Three years after auditors determined the City of Industry’s accounting controls were “effectively non-existent,” State Controller Betty T. Yee said in a report issued Wednesday that little has changed in the tiny industrial suburb.

Yee’s audit team’s follow-up review of Industry’s internal control system found the city continues to operate “without sufficient internal controls.”

In January 2016, the State Controller’s Office issued a report on Industry’s practices during the period from July 2012 through June 2014, finding the vast majority of internal controls inadequate. The report released Wednesday evaluated the city’s reform efforts based on the 2016 recommendations, as well as internal controls in place from January 2016 through April.

Troy Helling, Industry’s new city manager, said the city has already put in place several of the reforms suggested by the report and would continue to add others.

“It’s not difficult to achieve,” Helling said, adding that many of the problematic findings originate in the city’s previous administration. “I welcome auditors to come back and take another look.”

The follow-up review found that:

— insufficient city oversight of the Industry Hills Expo Center has led to annual losses averaging $1.5 million. SCO auditors were not permitted to speak with city contractors charged with managing the Expo Center. Auditors were unable to verify that any Expo Center expenses were for official business including $480,000 in ATM withdrawals and more than 100 unaccounted-for checks;

— the Industry Property and Housing Management Authority has no clear objective or strategic plan, fills vacancies without advertising or justification, and rents homes for below-market rates of $600 to $700 per month to current and former city council members. The estimate to remodel one council member’s rental home was $175,000, while the actual cost of the project ballooned to $788,000. As a result, IPHMA operated at a loss of $398,000 annually on average; and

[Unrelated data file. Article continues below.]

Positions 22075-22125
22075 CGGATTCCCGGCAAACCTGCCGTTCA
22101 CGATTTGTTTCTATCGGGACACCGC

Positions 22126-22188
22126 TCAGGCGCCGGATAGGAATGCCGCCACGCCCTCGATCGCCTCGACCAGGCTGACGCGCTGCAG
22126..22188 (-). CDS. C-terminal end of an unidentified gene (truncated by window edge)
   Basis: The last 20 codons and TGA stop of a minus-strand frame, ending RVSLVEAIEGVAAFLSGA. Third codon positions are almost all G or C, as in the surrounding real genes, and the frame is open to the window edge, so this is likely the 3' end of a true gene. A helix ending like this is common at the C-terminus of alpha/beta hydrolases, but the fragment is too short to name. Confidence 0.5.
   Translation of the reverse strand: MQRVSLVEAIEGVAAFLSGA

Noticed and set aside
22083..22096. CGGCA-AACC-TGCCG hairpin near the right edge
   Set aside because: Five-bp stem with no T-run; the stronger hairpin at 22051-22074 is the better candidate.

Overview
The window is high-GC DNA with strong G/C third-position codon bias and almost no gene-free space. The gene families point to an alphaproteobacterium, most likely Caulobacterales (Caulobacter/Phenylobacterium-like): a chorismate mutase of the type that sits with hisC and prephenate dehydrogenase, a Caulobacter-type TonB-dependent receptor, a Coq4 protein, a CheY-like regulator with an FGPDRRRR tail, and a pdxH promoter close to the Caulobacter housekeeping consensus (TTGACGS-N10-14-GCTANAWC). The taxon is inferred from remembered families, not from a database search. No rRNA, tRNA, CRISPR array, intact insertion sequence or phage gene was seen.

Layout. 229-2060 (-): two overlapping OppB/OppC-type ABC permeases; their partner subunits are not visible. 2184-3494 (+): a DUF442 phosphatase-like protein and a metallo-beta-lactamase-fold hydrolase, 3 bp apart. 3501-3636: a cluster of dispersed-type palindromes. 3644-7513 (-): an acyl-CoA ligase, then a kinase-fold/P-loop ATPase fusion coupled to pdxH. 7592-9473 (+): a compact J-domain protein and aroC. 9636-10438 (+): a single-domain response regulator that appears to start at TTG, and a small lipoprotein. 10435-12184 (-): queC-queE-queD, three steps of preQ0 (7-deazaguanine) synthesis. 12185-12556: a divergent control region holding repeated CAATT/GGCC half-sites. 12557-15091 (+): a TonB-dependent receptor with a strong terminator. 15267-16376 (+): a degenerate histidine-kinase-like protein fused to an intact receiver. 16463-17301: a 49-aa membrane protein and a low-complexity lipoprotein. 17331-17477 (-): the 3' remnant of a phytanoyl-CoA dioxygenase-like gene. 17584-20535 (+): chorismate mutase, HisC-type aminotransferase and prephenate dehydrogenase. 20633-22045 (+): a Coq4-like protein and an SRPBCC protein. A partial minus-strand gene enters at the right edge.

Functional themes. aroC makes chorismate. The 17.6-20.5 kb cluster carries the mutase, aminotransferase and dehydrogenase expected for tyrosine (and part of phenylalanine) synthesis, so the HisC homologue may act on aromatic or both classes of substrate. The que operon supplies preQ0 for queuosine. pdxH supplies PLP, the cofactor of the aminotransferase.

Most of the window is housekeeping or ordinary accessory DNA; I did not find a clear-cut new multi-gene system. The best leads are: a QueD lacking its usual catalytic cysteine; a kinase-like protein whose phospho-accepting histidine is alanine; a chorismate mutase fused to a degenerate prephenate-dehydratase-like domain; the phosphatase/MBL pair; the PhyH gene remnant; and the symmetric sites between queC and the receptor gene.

— only one principal payment of $400,000 (in 2008) and one interest payment of $100,000 (in 2009) have been paid to the city on a $20 million loan made in December 1990 to Industry Convalescent Hospital. The loan balance stands at $44.6 million, including $24.6 million in accrued interest with no plan for repayment.

The controller’s team found that, of eight prior findings from the 2016 review, the city fully implemented three recommendations and took no action on two. On the other three 2016 findings, SCO only could determine that some incremental change had been made because the city did not provide the needed supporting documentation, despite repeated requests.

“The City of Industry’s unwillingness to admit certain failures and to provide documentation to prove proper use of public dollars is deeply disturbing,” said Yee, the state’s chief fiscal officer. “My experienced team of auditors aims to give state and local governments the framework they need to be trustworthy stewards to the people they serve, but those entities also need to put in the hard work to make necessary improvements.”

The San Gabriel Valley city is home to less than 300 residents and more than 2,500 businesses.

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